Affected Populations

MERRF syndrome is a rare disorder that affects males and females in equal numbers. Some researchers believe that mitochondrial myopathies may go unrecognized and underdiagnosed in the general population, making it difficult to determine the true frequency of disorders like MERRF syndrome.

Standard Therapies

Diagnosis

MERRF is diagnosed based on clinical findings and molecular genetic testing.



Clinical testing may include measurement of lactate and pyruvate concentrations in blood and CSF. CSF protein may also be elevated in MERRF syndrome. Brain imaging techniques such as magnetic resonance imaging (MRI) may be used to look for stroke-like lesions and magnetic resonance spectroscopy (MRS) is used to look for lactate in the brain. Electrocardiogram may be used to diagnose heart rhythm abnormalities. Muscle biopsy will usually show ragged red fibers.



The mtDNA mutations associated with MELAS can usually be detected in white blood cells, but due to heteroplasmy (see Causes), other tissue samples may be necessary such as skin, saliva, hair follicles, urinary sediment and skeletal muscle.



Treatment

No specific treatment is available for MERRF syndrome. Anti-convulsant drugs are used to help prevent and control seizures associated with MERRF syndrome. Levetiracetam has been effective in controlling myoclonus in a small number of patients. Therapies are sometimes used to increase energy production by the mitochondria and slow the effects of the condition. Coenzyme Q10 and L-carnitine have been beneficial in some patients.



Physical therapy and aerobic exercise may help to improve muscle weakness, stiffness and motor function.



Genetic counseling is recommended for affected individuals and their families.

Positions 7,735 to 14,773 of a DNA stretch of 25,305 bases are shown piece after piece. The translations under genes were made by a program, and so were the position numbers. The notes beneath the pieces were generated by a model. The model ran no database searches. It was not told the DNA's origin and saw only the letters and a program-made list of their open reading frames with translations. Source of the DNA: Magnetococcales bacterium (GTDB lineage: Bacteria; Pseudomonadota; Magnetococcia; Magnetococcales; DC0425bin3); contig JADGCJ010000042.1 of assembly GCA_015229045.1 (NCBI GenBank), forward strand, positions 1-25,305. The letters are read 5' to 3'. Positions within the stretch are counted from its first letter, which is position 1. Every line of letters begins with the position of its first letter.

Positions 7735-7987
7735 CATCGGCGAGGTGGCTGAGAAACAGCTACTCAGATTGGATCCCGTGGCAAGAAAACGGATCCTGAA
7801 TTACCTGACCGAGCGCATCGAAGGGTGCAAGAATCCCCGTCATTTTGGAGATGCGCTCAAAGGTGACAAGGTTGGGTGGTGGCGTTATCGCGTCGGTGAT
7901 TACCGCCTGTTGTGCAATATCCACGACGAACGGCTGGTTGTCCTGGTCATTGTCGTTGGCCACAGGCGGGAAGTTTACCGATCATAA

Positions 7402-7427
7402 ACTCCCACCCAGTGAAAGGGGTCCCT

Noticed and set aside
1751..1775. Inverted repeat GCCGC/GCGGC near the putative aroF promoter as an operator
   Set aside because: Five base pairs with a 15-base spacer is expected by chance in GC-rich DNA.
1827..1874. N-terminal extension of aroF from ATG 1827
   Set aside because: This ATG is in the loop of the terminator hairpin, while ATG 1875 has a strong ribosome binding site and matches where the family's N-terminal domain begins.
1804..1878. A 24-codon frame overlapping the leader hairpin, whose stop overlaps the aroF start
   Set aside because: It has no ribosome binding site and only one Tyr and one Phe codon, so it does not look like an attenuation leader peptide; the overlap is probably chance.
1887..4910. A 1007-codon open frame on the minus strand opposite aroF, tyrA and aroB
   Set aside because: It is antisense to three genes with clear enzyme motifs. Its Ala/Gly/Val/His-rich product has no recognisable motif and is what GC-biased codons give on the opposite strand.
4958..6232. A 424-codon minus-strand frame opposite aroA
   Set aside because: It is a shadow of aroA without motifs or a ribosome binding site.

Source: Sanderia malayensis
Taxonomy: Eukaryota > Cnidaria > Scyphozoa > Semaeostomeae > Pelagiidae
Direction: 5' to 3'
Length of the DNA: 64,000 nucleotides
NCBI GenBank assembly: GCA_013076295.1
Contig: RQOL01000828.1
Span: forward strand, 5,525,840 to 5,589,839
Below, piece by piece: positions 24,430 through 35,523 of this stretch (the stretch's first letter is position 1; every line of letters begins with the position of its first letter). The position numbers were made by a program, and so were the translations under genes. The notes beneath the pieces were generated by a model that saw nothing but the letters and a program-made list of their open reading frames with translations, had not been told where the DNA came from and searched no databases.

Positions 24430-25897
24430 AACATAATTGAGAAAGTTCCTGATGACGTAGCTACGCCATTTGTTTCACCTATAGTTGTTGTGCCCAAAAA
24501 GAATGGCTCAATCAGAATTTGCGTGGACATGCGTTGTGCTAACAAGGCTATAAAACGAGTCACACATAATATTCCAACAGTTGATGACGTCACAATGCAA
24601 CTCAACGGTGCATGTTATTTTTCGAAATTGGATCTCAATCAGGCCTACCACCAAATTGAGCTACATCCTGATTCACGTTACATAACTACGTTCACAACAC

Investigational Therapies

Information on current clinical trials is posted on the Internet at www.clinicaltrials.gov. All studies receiving U.S. Government funding, and some supported by private industry, are posted on this government web site.



For information about clinical trials being conducted at the NIH Clinical Center in Bethesda, MD, contact the NIH Patient Recruitment Office:



Tollfree: (800) 411-1222

TTY: (866) 411-1010

Email: prpl@cc.nih.gov



For information about clinical trials sponsored by private sources, contact:

www.centerwatch.com



Contact for additional information about MERRF syndrome:



Salvatore DiMauro, MD

Lucy G. Moses Professor of Neurology

4-424B College of Physicians & Surgeons

630 West 168th Street

New York, NY 10032

Telephone: 212-305-1662

FAX: 212-305-3986

sd12@columbia.edu

References

TEXTBOOKS.

Beers MH, Berkow R, eds. The Merck Manual, 17th ed. Whitehouse Station, NJ: Merck Research Laboratories; 1999:2478.



Adams, RD, et al, eds. Principles of Neurology. 6th ed. New York, NY: McGraw-Hill, Companies; 1997:986.



Fauci AS, et al, eds. Harrison's Principles of Internal Medicine, 14th Ed. New York, NY: McGraw-Hill, Inc; 1998:2454, 2480.



Bennett JC, Plum F, eds. Cecil Textbook of Medicine. 20th ed. Philadelphia, PA: W.B. Saunders Co; 1996:2167.



Behrman RE, ed. Nelson Textbook of Pediatrics, 15th ed. Philadelphia, PA: W.B. Saunders Company; 1996:1715.



Lyon G, et al, eds. Neurology of Hereditary Metabolic Diseases in Childhood. 2nd ed. New York, NY: McGraw-Hill Companies; 1996:256-57.



Scriver CR, et al, eds. The Metabolic and Molecular Basis of Inherited Disease. 7th Ed. New York, NY; McGraw-Hill Companies, Inc; 1995:1560-62.



Menkes JH, au, Pine JW, et al, eds. Textbook of Child Neurology, 5th ed. Baltimore, MD: Williams & Wilkins; 1995:852.



Buyse ML, ed. Birth Defects Encyclopedia. Dover, MA: Blackwell Scientific Publications; For: The Center for Birth Defects Information Services Inc; 1990:1190.



JOURNAL ARTICLES

Nissenkorn A, et al, Neurologic presentations of mitochondrial disorders. J Child Neurol. 2000;15:44-48.